How often have you finished a book only to retain the vaguest sense of what you just read?

This is anecdotally a pretty common occurrence, and I've found that my recall improves when I introduce a few additional practices:

  • Engage my own critical thinking. "Is this a good idea?" "What are arguments against this?" "How would I articulate this to someone else?" Basically, anything that forces my mind to actually work with the idea, instead of just passively absorbing.

  • Externalize complex ideas. For multi-step arguments that exceed my working memory, I write down the components and work through them independently.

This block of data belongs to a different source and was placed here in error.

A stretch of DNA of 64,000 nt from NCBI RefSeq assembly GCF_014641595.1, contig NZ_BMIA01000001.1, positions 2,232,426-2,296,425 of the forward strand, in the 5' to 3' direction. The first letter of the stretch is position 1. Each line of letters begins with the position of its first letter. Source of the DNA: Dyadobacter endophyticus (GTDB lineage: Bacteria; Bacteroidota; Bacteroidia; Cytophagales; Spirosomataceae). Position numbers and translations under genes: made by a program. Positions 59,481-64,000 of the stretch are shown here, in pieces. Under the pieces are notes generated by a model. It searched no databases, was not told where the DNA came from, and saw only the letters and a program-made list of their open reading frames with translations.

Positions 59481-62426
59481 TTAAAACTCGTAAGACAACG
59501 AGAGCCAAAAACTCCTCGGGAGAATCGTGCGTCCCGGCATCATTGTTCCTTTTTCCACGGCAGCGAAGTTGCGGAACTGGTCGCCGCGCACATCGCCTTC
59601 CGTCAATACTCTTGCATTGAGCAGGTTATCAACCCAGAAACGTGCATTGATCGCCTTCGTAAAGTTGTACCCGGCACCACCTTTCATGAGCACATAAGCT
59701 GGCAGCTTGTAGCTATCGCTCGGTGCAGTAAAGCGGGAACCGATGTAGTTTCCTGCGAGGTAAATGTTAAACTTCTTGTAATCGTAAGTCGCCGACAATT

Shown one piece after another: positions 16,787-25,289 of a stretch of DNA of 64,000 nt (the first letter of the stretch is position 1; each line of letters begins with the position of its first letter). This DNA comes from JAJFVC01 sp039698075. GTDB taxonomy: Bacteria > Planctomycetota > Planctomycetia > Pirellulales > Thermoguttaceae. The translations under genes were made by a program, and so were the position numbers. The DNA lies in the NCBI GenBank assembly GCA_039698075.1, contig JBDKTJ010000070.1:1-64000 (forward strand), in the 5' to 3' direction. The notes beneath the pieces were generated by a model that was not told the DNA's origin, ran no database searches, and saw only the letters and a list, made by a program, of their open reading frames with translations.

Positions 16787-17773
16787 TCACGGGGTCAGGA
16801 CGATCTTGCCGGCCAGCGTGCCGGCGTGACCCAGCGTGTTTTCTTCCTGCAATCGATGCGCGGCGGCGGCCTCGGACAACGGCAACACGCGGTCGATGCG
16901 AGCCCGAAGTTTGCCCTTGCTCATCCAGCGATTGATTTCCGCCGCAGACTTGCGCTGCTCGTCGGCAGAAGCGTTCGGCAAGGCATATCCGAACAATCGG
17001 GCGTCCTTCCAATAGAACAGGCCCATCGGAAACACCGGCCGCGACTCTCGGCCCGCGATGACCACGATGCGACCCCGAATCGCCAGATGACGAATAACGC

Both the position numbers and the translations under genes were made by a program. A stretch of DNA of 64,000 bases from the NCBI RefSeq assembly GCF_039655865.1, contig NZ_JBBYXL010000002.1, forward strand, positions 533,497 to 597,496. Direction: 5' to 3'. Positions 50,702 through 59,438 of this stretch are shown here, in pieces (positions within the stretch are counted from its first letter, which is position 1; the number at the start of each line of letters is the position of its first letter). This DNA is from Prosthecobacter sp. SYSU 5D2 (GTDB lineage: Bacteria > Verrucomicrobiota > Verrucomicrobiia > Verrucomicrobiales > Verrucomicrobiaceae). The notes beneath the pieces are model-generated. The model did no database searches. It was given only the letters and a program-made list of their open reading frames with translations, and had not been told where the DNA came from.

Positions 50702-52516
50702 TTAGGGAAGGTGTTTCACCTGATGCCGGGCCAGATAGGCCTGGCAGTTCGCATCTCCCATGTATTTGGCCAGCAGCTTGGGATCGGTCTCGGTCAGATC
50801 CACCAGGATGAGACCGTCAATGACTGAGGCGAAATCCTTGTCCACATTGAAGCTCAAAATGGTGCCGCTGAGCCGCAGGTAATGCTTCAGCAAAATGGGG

With that in mind, this is how I use my PKB to read (mostly non-fiction) books:

  1. I read a book once through to get the overall picture.

  2. I create a textfile with the name of the book in my Reading/ folder.

  3. I take another pass through the book and try to extract all the ideas or facts that I find interesting. Even if you disagree with it, it's often worth recording to sharpen why you disagree with it.

  4. I annotate these notes with my own thoughts and commentary.

  5. I then cascade the interesting insights from the notes about this book through the rest of my PKB. For example, if I just read Seeing Like A State, then I probably have interesting ideas to cascade to my PoliticalScience/ folder.